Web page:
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Bulls Jump all over Warriors while Deng Sits
by Sam Smith
Posted on Mar 5
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It looked like a game Wednesday that could be a disaster for the Bulls. It was one of the league’s poorest teams, the 21-win Warriors whose coach, Don Nelson, has taken to occasionally sitting out his best players on a whim, a team filled with shot happy guards that gives up the most points per game in the NBA.
Bad team that doesn’t seem to care much. We know the Bulls seem to have a habit of being their worst against those teams.
And then the Bulls were behind 17-4 about four minutes into the game.
“When we went down,” said John Salmons, who led the Bulls with 23 points and added nine rebounds, “it forced us to pick up our energy and once we did that we got back in it fast.”
Fast enough to be within six by the end of the first quarter, leading just over two minutes into the second quarter and then pulling away for an easy 110-88 win that gave the Bulls a 28-34 record and a tie for eighth with the Milwaukee Bucks, whom the Bulls host Friday.
“Right after the game we were talking about everyone (fighting for eighth in the East) lost today,” said Salmons, who started for the injured Luol Deng and given the uncertainty surrounding Deng may be starting for some time. “We’re tied for the eighth spot. Friday is a big game for us. Instead of looking up we’re right there now.”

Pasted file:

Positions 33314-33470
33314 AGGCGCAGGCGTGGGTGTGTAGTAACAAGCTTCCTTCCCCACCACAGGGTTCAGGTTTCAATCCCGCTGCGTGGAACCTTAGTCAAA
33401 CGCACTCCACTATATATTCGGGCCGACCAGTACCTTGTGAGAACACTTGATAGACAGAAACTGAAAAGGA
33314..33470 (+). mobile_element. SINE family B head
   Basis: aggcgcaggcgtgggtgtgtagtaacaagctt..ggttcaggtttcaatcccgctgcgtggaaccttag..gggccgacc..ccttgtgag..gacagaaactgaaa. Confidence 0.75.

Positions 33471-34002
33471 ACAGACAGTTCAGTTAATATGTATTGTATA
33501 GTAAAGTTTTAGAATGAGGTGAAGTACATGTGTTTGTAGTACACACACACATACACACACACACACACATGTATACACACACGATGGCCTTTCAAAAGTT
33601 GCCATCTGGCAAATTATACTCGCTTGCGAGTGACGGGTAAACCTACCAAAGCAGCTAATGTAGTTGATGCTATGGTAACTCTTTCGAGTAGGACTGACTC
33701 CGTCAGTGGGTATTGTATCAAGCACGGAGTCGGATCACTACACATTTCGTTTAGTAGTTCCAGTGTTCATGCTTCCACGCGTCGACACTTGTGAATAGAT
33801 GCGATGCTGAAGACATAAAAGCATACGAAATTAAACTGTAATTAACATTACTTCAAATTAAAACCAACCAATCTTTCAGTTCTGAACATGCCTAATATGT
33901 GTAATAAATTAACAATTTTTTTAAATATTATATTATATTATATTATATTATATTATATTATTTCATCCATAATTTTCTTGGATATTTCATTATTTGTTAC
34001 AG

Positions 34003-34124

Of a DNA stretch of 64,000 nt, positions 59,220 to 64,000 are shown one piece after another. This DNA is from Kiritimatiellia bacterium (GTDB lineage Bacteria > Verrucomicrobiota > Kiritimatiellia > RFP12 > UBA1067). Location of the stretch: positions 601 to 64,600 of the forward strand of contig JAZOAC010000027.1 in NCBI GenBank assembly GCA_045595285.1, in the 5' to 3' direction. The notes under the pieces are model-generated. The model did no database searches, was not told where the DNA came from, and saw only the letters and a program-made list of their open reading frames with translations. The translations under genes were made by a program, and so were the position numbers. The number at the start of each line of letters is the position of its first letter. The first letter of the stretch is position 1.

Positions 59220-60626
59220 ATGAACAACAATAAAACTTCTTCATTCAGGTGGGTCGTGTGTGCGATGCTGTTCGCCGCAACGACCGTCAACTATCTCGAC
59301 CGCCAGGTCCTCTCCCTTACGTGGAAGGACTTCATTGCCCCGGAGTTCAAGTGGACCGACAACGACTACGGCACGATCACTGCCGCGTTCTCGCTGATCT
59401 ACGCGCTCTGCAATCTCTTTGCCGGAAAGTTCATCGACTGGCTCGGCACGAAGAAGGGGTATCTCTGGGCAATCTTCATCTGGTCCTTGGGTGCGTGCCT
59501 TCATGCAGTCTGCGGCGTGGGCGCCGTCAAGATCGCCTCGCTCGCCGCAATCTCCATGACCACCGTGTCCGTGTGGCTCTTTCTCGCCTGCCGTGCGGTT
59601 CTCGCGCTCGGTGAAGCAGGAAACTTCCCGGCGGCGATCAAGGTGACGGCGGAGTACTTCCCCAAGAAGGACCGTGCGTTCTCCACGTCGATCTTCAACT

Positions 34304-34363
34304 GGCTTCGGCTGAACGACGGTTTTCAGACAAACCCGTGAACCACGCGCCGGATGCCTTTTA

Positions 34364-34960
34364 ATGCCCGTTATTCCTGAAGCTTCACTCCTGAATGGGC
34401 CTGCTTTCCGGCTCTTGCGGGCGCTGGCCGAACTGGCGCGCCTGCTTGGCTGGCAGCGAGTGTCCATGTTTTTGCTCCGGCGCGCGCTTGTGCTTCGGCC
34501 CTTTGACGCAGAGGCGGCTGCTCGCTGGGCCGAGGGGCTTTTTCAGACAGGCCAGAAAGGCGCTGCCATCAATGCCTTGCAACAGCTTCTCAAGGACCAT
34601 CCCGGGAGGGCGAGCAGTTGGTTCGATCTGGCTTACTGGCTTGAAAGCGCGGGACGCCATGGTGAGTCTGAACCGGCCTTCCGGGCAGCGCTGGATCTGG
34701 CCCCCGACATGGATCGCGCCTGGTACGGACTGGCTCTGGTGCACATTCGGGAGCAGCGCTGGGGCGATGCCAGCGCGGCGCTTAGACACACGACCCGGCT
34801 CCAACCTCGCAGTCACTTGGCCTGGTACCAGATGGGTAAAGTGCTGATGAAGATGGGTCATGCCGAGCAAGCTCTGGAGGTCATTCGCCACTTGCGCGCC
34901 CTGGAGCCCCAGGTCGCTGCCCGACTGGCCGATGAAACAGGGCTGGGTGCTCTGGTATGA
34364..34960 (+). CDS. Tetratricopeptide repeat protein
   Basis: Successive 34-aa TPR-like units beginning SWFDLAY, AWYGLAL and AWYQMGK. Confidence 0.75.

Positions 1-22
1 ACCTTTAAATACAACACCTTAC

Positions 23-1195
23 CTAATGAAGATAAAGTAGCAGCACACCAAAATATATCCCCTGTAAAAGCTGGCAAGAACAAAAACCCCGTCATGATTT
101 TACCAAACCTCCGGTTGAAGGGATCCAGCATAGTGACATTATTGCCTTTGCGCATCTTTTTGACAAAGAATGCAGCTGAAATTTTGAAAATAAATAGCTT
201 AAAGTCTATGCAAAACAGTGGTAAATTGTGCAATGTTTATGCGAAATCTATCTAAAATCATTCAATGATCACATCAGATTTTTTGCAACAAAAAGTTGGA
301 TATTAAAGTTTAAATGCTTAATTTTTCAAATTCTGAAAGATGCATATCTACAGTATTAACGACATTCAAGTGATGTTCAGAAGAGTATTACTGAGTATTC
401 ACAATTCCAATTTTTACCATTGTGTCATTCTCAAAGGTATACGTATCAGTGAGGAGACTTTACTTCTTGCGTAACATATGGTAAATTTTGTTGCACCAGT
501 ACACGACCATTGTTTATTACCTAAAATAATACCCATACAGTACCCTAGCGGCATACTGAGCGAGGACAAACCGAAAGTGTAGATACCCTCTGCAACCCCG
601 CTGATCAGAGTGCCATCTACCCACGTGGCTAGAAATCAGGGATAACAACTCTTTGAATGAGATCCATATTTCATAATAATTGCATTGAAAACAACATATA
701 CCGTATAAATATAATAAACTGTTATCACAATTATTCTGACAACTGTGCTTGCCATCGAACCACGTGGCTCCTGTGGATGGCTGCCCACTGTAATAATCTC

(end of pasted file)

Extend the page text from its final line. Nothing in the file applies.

It seems likely the way these teams around .500 have played that this so called race will go on right to the last days of the season with the Bucks, Nets, Knicks, Bobcats, 76ers and Bulls likely playing for the last two playoff spots in the East. It’s possible Detroit makes it a seven-team race for three spots as Miami with a fabulous Dwyane Wade is looking more solid for that four-five place with Atlanta.
And it seems the Bulls will have to do it without Deng, who sought out a reexamination with the Bulls of his initial diagnoses from this weekend that x-rays were negative regarding a stress fracture. Deng said it’s possible he’ll seek a third examination and opinion as he is uncertain as to his actual issue.
The Bulls issued a medical update on Deng and Tim Thomas, who also didn’t play. It essentially says Deng remains day to day, though has the indications of an “early tibial stress fracture.” The Bulls said he will “undergo active rest” and “will be encouraged to challenge himself physically and if symptoms remain minimal he will be allowed an expeditious return to play.”
Bulls physician Brian Cole told Steve Kashul on ESPN-1000 at halftime, “It’s in an odd location. We’re hoping that means it will be a short-lived occurrence and we can get him through this quickly. It is rare for these players to [have] surgery. You hear about it in the NFL because it’s a collision sport.”